The late 1970s and early 1980s were a magical era for tennis in general, and Roland-Garros in particular. Centre court delighted in a succession of breathtaking displays by the peerless Björn Borg (who won the title a record six times). Other greats of the men’s game to have graced the courts of Roland-Garros have included Ivan Lendl, Mats Wilander and more recently Gustavo Kuerten, all of whom have contributed to the legendary reputation of the French Open Championships.

The women’s singles has had its great champions too: Chris Evert, who had the upper hand in a series of magnificent battles with Martina Navratilova over the years, Steffi Graf, who captured the hearts of the French fans in the twelve years between her first and sixth (and last) title in 1999 and Monica Seles, who was unstoppable in 1990, 91, and 92.

Who will be the next Noah?

Today, the tournament is fully deserving of its reputation as the world’s premier clay court event. It is furiously competitive each year, to such an extent that French successes have been few and far between. Since the war, only Nelly Landry (1948), Françoise Durr (1967) and Mary Pierce (2000) among the women, together with Marcel Bernard (1946) and Yannick Noah (1983) in the men’s event, have lifted the supreme title. Will a Frenchman be able to re-write the history books? To win at Roland Garros, it almost seems to be a prerequisite for a player to speak Spanish. Most of the current clay court specialists are Spanish, including of course the current holder, Majorcan left-hander Rafael Nadal, who has won five times in six appereances.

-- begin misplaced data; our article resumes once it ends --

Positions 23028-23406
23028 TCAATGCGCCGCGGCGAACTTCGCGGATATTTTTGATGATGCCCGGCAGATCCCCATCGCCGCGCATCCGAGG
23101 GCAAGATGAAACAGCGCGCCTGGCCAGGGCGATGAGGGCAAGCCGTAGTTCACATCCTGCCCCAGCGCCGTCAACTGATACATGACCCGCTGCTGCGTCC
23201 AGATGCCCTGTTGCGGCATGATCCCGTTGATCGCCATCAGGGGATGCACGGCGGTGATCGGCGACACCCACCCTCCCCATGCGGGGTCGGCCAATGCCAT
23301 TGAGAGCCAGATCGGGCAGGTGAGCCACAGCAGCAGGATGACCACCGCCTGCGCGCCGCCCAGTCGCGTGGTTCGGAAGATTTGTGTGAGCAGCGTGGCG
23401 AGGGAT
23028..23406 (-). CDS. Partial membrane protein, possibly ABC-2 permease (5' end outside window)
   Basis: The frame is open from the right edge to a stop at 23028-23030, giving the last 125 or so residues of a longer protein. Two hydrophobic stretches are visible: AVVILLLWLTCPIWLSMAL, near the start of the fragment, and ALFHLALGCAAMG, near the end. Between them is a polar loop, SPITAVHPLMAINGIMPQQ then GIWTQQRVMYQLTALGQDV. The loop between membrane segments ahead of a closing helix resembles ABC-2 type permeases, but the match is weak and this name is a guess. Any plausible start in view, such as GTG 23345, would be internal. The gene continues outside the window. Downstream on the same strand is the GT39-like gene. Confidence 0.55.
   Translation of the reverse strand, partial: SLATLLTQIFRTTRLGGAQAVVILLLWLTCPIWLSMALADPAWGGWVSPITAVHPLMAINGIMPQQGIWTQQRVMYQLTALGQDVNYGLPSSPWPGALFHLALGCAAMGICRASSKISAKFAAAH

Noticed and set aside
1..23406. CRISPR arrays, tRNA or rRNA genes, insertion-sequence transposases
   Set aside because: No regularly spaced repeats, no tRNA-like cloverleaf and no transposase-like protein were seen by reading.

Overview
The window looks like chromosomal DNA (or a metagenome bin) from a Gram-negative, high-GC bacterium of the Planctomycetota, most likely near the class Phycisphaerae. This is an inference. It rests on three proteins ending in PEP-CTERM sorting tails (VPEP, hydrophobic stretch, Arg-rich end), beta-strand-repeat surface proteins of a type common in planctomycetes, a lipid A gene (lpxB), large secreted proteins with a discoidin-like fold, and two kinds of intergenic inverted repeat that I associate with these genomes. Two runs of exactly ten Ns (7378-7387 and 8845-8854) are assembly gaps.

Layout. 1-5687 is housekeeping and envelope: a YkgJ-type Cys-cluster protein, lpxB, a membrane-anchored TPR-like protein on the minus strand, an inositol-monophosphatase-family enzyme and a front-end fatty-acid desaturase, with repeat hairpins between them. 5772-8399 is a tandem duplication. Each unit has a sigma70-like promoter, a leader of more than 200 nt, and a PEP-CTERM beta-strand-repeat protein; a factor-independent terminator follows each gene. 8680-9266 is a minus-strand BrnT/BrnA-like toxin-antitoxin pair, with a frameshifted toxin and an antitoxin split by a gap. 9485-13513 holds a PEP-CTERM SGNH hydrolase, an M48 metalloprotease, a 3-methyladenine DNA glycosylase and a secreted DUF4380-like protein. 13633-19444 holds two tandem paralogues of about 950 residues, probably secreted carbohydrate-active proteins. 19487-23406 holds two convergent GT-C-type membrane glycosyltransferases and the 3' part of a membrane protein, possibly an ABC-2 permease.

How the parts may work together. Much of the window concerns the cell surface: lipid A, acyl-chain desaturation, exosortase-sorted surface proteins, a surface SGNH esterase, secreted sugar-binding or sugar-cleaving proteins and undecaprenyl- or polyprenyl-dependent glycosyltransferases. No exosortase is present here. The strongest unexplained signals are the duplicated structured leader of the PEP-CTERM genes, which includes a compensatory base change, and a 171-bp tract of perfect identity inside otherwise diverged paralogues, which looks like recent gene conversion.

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Toast to a Tennis Player on Titanic

Imagine one of the world’s best tennis players getting caught in one of history’s great disasters. Think it would be big news?

It wasn’t 100 years ago Sunday morning. That’s when Richard Williams clung to a lifeboat in the dark waters of the North Atlantic.

 
The Titanic departed Southampton on April 10, 1912, with Richard WIlliams and his father, Charles, on board. (F.G.O. Stuart)
 

People were dying all around him. His legs were literally freezing to death.

Two years later, Williams was crowned the best tennis player in America.

Researchers have excavated a century’s worth of first-class stories about the night the Titanic hit the iceberg. The one about a 21-year-old in a raccoon coat pretty much got lost in steerage.

That was just fine with Williams, who’d be embarrassed at the publicity the 100th anniversary has brought.

“He didn’t like talking about himself,” said his grandson, Quincy Williams. “And he didn’t like other people talking about themselves.”

Where have you gone, Richard Williams? A tweeting world turns its overexposed eyes to you.

If a Titanic sank today, agents would have been lining up on the New York docks to sign the young hero. He’d instantly have a million Twitter followers wanting to know what he had for breakfast.

It’s not 1912 any more. For every humble soul who wouldn’t get in a lifeboat with a Kardashian, there’s a ship of fools that can’t get enough attention.

Williams deserved that. He was a World War I hero. France awarded him the Chevalier de la Legion d’Honneur, its highest decoration.

He became a successful Philadelphia investment banker and philanthropist. He was president of the Historical Society of Pennsylvania.

Oh yeah, after refusing to have his legs amputated, he won two U.S. singles championships. He won a Wimbledon doubles title, an Olympic gold medal and was inducted into the International Tennis Hall of Fame.

“If you talk to my husband, you’d never even know he played tennis,” his wife used to say.

That’s a big reason Williams’ tale was familiar mainly to Titanic buffs until recently. The man who held ticket No. 17597 knew what happened on the maiden voyage would make a pretty good movie. But instead of selling his story, he put it down on about 25 typed, double-spaced pages.

The memoirs were just for his family. His grandson said they echo what researchers have pieced together about the disaster.

Richard Norris Williams was traveling from Geneva with his father, Charles. Richard planned on playing the lawn tennis circuit that summer and enrolling in Harvard for fall classes.